The Nature Foundation St. Maarten has continuously seen a disturbing amount of plastic pollution on the island, especially by Zagersgut road located alongside the Fresh Pond, which is also an Important Bird Area for St. Maarten. Various plastic and other litter items were blown into a small inlet in the Fresh Pond disturbing native bird species, fish species and polluting the water causing a serious health concern.
“Arriving and seeing that much plastic in one place was devastating. The pieces were likely blown or thrown into the Fresh Pond individually and then blown into the small inlet where they collected together. Juvenile Slider Turtles were climbing on top of the plastic and swimming underneath it, indicating that all the water was covered and suffocated by plastics,” stated Alice Manley, In-No-Plastic Project Coordinator. “Plastic pollution seen like this can cause negative environmental effects such as harming our native bird species on St. Maarten.”
Birdlife International designated Fresh Pond as an Important Bird Area for St. Maarten (IBA AN002). Due to its low salinity, Fresh Pond supports bird species that are less common in other parts of St. Maarten and the Lesser Antilles. The fresh pond is an especially important roosting, foraging, and breeding ground for many species of wetland birds including Herons, Egrets, Brown Pelicans, Stilts, and Coots. Depending on water depth, the ponds and lagoon shelter populations of fish, molluscs, and small invertebrates that provide a great source of food for the birds. The animals living there are very easily affected by plastic pollution, which will usually cost them their lives.
In addition, humans, are greatly affected by plastic as well. Toxic chemicals like bisphenol A (BPA) leach out of plastics and are found in the blood and tissue of nearly all humans. Exposure to the toxins will increase the risk of certain cancers, can cause hormonal issues, and even increase the risk of infertility and birth defects. Ingesting plastic can also negatively impact the immune system over time. The fish in the fresh pond will have traces of micro-and nano- plastics in them by either accidentally eating a piece of plastic, or mistaking it for their food source. The plastic can then stay in the fish’s stomach, resulting in humans’ indirect ingestion of micro-and nano- plastics. To limit the amount of plastic that is consumed by animals and humans, there will need to be a decrease in the plastic in our environment.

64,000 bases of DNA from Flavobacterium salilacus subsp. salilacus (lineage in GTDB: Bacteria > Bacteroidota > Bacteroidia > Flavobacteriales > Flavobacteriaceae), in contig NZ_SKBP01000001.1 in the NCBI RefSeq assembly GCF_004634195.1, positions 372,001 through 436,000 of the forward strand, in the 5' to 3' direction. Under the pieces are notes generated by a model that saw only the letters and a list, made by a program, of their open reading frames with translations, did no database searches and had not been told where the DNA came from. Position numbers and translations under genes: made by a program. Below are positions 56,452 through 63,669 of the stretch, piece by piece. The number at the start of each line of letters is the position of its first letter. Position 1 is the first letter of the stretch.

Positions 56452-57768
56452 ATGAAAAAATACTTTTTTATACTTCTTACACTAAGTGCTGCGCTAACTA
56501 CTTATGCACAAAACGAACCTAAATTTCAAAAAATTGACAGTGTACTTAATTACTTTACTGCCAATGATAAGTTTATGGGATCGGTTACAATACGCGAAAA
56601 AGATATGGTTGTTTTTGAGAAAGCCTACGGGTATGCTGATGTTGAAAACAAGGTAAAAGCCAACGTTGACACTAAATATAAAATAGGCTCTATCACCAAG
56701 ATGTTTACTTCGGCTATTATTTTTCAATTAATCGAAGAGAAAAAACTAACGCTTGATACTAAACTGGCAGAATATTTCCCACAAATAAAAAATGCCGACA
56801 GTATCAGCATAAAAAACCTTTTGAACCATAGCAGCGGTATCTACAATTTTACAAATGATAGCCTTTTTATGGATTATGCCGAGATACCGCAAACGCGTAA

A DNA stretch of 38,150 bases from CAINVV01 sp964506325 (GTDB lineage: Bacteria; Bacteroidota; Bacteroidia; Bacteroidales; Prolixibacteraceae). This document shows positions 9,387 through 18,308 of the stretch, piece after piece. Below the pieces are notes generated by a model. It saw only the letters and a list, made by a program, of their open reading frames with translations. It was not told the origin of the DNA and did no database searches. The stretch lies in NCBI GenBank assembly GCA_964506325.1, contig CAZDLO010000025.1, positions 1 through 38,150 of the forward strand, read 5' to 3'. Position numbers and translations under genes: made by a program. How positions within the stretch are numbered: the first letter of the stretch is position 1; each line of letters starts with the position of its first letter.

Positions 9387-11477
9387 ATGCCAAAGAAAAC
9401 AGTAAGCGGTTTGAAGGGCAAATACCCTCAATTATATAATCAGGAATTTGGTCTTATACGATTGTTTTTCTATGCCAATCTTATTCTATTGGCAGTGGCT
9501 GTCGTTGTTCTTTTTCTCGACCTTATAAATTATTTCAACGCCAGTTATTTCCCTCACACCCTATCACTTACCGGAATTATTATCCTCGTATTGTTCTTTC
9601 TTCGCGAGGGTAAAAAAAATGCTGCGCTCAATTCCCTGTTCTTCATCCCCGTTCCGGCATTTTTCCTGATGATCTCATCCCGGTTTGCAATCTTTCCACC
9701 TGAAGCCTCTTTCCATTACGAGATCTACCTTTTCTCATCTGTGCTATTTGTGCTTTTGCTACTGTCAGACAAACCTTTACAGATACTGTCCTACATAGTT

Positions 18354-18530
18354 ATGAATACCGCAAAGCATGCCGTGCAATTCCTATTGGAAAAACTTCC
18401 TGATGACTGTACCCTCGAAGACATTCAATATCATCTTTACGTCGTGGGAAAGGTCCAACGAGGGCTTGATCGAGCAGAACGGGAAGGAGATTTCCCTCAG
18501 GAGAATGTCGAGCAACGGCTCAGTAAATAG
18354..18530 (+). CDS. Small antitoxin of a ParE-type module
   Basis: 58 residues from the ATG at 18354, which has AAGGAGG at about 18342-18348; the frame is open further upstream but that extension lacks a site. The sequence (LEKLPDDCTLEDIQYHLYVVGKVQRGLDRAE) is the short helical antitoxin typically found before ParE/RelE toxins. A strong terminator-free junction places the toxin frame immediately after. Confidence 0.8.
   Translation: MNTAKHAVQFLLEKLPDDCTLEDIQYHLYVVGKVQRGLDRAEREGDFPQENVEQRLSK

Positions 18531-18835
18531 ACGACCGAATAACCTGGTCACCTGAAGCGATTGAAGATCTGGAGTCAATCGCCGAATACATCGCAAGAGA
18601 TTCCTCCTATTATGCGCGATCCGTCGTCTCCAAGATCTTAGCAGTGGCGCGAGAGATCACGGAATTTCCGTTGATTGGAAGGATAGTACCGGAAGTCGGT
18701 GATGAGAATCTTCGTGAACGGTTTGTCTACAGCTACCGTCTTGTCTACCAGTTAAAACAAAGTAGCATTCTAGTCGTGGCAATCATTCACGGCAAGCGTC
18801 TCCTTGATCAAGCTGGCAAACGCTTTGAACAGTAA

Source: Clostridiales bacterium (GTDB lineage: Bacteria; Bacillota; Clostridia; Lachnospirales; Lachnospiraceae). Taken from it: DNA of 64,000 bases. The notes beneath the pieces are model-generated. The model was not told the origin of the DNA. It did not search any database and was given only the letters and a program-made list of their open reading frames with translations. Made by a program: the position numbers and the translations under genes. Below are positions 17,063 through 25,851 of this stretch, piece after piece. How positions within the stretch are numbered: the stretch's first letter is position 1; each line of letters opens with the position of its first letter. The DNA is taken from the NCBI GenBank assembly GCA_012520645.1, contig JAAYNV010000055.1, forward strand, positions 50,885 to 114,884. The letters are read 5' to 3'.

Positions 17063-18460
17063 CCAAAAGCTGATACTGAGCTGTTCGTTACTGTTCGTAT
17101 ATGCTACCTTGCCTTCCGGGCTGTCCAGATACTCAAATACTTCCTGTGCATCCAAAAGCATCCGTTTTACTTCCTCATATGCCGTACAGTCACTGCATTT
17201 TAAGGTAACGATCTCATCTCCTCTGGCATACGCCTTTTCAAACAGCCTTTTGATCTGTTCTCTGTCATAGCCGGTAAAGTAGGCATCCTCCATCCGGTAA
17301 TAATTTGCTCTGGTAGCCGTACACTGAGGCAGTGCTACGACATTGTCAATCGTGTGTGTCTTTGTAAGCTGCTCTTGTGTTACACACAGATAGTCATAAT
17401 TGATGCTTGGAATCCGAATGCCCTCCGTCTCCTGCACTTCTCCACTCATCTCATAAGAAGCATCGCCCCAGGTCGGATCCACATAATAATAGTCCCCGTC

“Plastics can have a detrimental effect on marine and terrestrial life and affect our health, The Nature Foundation St. Maarten is looking forward to the Plastic Ban to be implemented in the near future,” stated Manager Melanie Meijer zu Schlochtern. “The Nature Foundation aims to protect and preserve our environment, and therefore would like to emphasize the negative impacts of having a large collection of plastic such as this one. We strongly encourage everyone to always dispose of their trash and plastics in proper ways which includes closed bins”
In-No-Plastic concentrates on innovative methods to prevent, remove, and reuse of marine plastic litter. Nature Foundation and In-No-Plastic staff will introduce several social strategies to reduce plastic usage on the island by providing information on various social platforms and presenting it to local students and residents. Staff will also monitor the amount of plastic found in our coastal areas over time. In addition, we will monitor and test ocean and lagoon water for microplastics every six months. The results from this water testing would show whether the amount of microplastics in the water reduces at the same rate as the macro plastics, which are removed during community clean-ups.
A consortium of 17 partners and 10 different countries in Europe and the Caribbean make up the In-No-Plastic project. The Nature Foundation will work alongside the Dutch Caribbean Nature Alliance (DCNA), a partner participating in the In-No-Plastic project. In-No-Plastic started October 2020 and is a three-year project funded with a 7.4 Million Euro grant from the EU H2020 research project, funded under the call “Pilot action for the removal of marine plastics and litter”, Topic ID: CE-FNR-09-2020 (Grant Agreement 101000612).
To learn more about this project, you can check out our website naturefoundationsxm.org/education/in-no-plastic-project. You can also follow the Nature Foundation on social media to keep up to date with our work and learn more about plastic pollution. If you are interested in joining the Nature Foundation’s volunteer list to receive emails about volunteer opportunities, reach out to us at email@example.com.
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